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HRCT, hypersensitivity pneumonitis, diagnostic procedures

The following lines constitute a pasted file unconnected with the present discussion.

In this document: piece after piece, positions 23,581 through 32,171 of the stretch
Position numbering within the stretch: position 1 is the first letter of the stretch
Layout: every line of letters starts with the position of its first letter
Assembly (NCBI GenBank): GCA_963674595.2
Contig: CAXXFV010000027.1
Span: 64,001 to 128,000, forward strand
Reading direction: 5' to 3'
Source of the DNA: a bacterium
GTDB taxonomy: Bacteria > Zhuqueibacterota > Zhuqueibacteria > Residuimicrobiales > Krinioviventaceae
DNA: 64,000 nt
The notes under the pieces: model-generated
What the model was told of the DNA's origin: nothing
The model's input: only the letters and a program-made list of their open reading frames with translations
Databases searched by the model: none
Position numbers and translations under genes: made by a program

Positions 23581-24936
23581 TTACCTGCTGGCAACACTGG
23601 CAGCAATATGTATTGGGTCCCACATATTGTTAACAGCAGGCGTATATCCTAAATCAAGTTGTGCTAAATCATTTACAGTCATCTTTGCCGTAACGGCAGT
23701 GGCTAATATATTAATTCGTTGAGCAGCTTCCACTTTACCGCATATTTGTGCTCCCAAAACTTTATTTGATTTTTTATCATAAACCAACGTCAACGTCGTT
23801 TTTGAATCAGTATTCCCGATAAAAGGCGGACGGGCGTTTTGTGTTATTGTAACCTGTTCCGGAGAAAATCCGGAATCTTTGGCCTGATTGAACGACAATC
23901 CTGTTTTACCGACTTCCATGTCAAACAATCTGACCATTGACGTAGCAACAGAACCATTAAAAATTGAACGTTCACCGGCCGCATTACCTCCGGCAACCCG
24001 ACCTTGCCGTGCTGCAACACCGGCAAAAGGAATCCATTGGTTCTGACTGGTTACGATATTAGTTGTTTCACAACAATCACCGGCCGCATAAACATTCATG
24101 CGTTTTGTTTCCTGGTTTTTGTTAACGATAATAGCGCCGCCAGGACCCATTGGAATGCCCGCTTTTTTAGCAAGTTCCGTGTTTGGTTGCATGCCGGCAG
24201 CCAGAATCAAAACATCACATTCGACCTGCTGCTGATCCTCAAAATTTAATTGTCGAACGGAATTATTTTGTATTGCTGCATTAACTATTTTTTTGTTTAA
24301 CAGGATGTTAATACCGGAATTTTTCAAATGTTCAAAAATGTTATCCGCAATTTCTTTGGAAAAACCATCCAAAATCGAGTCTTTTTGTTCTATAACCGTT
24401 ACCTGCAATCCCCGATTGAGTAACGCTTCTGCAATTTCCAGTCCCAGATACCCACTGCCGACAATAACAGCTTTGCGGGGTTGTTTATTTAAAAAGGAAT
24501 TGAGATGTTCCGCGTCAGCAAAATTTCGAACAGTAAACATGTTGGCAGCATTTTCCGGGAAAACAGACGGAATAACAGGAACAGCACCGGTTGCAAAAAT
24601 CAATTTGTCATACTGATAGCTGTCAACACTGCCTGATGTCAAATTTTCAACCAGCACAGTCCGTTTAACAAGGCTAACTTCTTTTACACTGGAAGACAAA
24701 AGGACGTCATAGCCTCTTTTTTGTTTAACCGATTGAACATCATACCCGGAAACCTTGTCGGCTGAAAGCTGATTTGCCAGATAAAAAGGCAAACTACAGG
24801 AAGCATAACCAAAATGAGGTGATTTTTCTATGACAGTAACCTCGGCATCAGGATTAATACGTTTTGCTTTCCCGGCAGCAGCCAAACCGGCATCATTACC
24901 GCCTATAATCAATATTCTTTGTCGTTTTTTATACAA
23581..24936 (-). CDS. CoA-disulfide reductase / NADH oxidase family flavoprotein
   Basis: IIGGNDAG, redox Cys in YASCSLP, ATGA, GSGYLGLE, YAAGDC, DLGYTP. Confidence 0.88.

Background: The purpose of this study was to evaluate the use of high-resolution chest computed tomography (HRCT) to distinguish hypersensitivity pneumonitis (HP) from other diffuse parenchymal lung diseases (DPLDs). Methods: We examined 130 consecutive patients admitted to our hospital with DPLDs proved by HRCT. Patients underwent clinical and paraclinical examinations. Two readers interpreted 111 HRCT scans using predefined criteria. Results: The findings in patients with HP were compared to those with other DPLDs (non-HP) by univariate and multivariate analyses. Five independent radiological predictors were identified and were given a weight according to their regression coefficient: ground-glass attenuation nodules (4 points), homogeneous ground-glass opacity (3 points), patchy ground-glass opacity (2 points), absence of adenopathy (2 points), and absence of linear/reticular patterns (2 points). A total score (that we called “diagnostic index”) of 5 offered the best trade-off between sensitivity and specificity. At this point of the ROC curve, the sensitivity, specificity, and likelihood ratio were 74%, 90% and 7.7, respectively. Given a pre-test probability of HP of 34% (i.e., 38 HP / 111 patients), the post-test probability was 79%. Conclusion: Our results provide evidence that HRCT can accurately distinguish HP from other DPLDs.